Pearson, operator of Peanut Oil, was charged separately with conspiracy to commit bank and wire fraud in a criminal onformation filed in March 2011 and pled guilty in April 2011 pursuant to a plea agreement. He is awaiting sentencing before Senior U.S. District Court Judge William C. Caldwell.
The investigation was conducted by the Federal Bureau of Investigation. The case was prosecuted by Assistant United States Attorney George J. Rocktashel.

Chester County Lawyer and Client Charged with Bankruptcy Fraud

FBI Philadelphia Division Press Release:

Chester County Lawyer and Client Charged with Bankruptcy Fraud

U.S. Attorney’s OfficeMay 30, 2014
  • Eastern District of Pennsylvania(215) 861-8200
PHILADELPHIA—Indictments were filed yesterday charging a Pennsylvania attorney and his client in a bankruptcy fraud scheme, announced United States Attorney Zane David Memeger. Pietro A. Barbieri, esq., 61, of Exton, Pennsylvania, was retained by Deborah Messner, 59, of Glenmoore, Pennsylvania, for a divorce and bankruptcy matter. Barbieri is charged with bankruptcy fraud, agent concealing property in bankruptcy, and attempted obstruction of official proceeding. Messner is charged with concealing property in bankruptcy and two counts of false oath in bankruptcy proceeding.
According to the indictments, in February 2009, Messner and Barbieri began discussing Messner’s bankruptcy and she transferred possession of a Chevrolet Corvette to her father. In April of 2009, while assisting her in her divorce settlement, Barbieri allegedly advised Messner to set up an Individual Retirement Account (IRA) where she could deposit the $193,000 in proceeds from the divorce. According to the indictments, Barbieri advised Messner that “additional time will be required in order to protect this substantially larger fund from the grasp of the United States Bankruptcy Court.” It is further alleged that Barbieri later advised “If your funds are in place at the time you declare bankruptcy then they are not subject to confiscation.”
On May 19, 2009, after withdrawing $125,000 from the IRA account, Messner, with Barbieri’s counsel, filed a bankruptcy petition for relief under Chapter 7. In the petition, Messner claimed $84,410 in exempt assets and sought relief from unsecured debts totaling $86,861.47. Messner allegedly concealed the transfer of the Chevrolet Corvette, the divorce settlement proceeds, all of her unsecured creditors, and $22,000 which she transferred to pay Barbieri’s fee.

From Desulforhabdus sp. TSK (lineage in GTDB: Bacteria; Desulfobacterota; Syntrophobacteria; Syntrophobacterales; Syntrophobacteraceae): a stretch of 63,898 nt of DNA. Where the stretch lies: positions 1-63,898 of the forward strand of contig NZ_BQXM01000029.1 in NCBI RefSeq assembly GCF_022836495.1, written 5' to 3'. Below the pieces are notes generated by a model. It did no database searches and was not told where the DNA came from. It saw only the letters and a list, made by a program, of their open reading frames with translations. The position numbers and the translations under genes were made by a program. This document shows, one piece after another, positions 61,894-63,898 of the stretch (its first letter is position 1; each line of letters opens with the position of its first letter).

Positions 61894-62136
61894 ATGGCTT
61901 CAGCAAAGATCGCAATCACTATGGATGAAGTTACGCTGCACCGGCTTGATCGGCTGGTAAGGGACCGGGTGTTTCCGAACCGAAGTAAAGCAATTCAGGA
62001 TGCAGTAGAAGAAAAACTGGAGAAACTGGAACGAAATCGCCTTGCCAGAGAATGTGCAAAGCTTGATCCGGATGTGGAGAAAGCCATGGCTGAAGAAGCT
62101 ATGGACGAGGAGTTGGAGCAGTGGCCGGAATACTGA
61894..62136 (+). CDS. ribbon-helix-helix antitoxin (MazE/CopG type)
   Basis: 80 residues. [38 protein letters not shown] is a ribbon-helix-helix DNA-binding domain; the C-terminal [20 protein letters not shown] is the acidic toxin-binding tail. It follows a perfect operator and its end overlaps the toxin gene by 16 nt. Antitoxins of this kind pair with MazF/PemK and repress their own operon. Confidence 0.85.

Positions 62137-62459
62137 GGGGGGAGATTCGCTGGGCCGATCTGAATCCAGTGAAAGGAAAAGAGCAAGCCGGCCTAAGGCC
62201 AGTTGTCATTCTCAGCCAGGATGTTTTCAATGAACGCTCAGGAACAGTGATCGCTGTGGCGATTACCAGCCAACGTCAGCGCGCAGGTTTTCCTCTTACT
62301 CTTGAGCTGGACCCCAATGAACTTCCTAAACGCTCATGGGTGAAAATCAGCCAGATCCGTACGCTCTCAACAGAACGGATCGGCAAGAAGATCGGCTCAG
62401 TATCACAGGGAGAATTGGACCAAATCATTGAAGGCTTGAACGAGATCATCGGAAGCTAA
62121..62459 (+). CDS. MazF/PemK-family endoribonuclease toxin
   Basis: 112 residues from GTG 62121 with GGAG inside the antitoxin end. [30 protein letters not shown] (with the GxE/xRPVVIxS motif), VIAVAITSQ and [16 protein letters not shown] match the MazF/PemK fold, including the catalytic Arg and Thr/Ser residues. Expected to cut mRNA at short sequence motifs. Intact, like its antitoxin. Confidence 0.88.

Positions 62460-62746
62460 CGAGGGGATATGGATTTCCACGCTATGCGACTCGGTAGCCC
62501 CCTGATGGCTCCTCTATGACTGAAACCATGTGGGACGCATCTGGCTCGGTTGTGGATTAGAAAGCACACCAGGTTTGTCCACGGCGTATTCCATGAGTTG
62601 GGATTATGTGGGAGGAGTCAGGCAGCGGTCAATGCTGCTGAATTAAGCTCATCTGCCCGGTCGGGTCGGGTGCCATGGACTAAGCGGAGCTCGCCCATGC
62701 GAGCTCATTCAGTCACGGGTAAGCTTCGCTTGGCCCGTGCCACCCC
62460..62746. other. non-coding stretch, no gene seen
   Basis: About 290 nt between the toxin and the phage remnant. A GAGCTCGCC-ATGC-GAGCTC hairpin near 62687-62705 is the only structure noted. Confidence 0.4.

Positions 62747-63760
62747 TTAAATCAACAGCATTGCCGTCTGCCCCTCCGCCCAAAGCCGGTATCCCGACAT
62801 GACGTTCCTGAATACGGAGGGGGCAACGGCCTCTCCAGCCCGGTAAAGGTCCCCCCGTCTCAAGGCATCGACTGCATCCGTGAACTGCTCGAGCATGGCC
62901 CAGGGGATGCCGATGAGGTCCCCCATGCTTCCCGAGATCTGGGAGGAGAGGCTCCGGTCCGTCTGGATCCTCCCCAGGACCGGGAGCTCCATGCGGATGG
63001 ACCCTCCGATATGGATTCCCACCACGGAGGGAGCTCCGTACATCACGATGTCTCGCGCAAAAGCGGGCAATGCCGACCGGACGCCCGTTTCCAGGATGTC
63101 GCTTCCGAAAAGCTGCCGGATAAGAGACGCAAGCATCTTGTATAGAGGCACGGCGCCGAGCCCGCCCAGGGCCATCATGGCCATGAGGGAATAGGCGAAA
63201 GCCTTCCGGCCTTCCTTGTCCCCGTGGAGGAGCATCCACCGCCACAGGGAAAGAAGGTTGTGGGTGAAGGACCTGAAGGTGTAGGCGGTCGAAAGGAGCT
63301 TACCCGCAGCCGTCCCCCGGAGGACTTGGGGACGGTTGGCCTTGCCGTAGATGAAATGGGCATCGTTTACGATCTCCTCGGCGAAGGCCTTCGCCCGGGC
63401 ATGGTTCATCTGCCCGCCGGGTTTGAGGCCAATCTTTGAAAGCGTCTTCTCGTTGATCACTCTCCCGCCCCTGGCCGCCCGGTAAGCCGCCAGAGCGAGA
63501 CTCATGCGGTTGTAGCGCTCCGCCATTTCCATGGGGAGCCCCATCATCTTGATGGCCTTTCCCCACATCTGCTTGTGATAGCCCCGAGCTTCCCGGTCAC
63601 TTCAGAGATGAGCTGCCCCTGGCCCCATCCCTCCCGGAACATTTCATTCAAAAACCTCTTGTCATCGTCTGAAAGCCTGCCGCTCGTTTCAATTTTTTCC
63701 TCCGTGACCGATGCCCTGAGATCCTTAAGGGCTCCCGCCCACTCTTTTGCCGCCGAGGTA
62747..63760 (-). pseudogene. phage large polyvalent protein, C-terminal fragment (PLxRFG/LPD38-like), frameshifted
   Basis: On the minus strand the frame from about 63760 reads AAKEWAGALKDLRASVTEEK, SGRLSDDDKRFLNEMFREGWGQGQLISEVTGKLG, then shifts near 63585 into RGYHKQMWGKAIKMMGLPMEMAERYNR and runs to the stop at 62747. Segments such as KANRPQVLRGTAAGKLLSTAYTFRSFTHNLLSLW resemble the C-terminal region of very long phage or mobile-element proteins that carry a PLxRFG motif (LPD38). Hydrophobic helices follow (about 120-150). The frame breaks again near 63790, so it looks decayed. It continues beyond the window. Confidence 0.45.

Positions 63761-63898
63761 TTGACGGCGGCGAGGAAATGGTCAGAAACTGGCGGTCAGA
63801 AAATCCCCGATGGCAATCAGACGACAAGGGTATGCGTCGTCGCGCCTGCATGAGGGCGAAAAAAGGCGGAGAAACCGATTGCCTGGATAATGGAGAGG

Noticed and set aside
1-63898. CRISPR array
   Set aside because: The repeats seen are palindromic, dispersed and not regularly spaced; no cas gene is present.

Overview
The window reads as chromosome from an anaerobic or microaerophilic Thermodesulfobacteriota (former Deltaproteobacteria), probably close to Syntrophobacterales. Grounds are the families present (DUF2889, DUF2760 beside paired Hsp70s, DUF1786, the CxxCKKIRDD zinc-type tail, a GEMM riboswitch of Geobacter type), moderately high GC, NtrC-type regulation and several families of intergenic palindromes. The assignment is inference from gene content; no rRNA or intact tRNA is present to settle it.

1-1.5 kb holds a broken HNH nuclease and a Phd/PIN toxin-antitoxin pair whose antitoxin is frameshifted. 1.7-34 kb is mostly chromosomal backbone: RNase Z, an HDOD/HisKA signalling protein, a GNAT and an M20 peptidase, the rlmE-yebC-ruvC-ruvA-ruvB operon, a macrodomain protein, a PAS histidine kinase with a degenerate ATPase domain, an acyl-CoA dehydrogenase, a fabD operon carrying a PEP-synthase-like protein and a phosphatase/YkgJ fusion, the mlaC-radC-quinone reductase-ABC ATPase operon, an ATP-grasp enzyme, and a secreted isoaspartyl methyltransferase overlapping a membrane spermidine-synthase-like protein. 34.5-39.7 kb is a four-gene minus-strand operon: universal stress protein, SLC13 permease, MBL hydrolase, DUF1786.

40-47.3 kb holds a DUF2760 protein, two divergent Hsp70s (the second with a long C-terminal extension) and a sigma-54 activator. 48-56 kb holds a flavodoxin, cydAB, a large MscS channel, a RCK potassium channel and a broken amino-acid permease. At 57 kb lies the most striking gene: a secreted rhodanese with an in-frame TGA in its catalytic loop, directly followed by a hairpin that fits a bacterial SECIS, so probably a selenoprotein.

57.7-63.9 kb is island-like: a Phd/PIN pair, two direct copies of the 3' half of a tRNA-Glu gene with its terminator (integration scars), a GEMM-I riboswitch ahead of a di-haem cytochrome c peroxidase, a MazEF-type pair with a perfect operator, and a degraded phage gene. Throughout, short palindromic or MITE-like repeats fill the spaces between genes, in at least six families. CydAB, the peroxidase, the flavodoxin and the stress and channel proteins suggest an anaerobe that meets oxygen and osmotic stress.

It is further alleged that on Jun 30, 2009, both Messner and Barbieri appeared at a Section 341 Meeting of Creditors and provided false statements about the bankruptcy petition’s accuracy; that they appeared at a Rule 2004 bankruptcy proceeding on October 7, 2009 and, again, Messner provided false testimony; and that Barbieri false represented that the IRA began to receive monies as part of the divorce settlement on August 1, 2009.
If convicted of all charges, Barbieri faces a statutory maximum sentence of 35 years in prison, a fine of up to $1million, three years of supervised release, and a $400 special assessment; Messner faces a statutory maximum sentence of 15 years in prison, a fine of up to $750,000, three years of supervised release, and a $300 special assessment.
The case was investigated by the FBI and is being prosecuted by Assistant United States Attorney Anita Eve.
An indictment, information, or criminal complaint is an accusation. A defendant is presumed innocent unless and until proven guilty.

Cancer Research Doctor Charged with Theft and Mail Fraud

FBI Philadelphia Division Press Release:

Cancer Research Doctor Charged with Theft and Mail Fraud

U.S. Attorney’s OfficeMay 30, 2014
  • Eastern District of Pennsylvania(215) 861-8200
Steven W. Johnson, Ph.D., 49, of Elkins Park, Pennsylvania, was charged yesterday by indictment with mail fraud and theft from a program receiving federal funds, announced United States Attorney Zane David Memeger. The charges arise from his misuse of federal funds for cancer research to conduct a for-profit business while he was employed as a researcher by the University of Pennsylvania School of Medicine.
If convicted, the defendant faces a maximum possible sentence of 210 years’ imprisonment, a three-year period of supervised release and a $2.75 million fine.
The case was investigated by the Federal Bureau of Investigation and is being prosecuted by Assistant United States Attorney Karen L. Grigsby.
An indictment or information is an accusation. A defendant is presumed innocent unless and until proven guilty.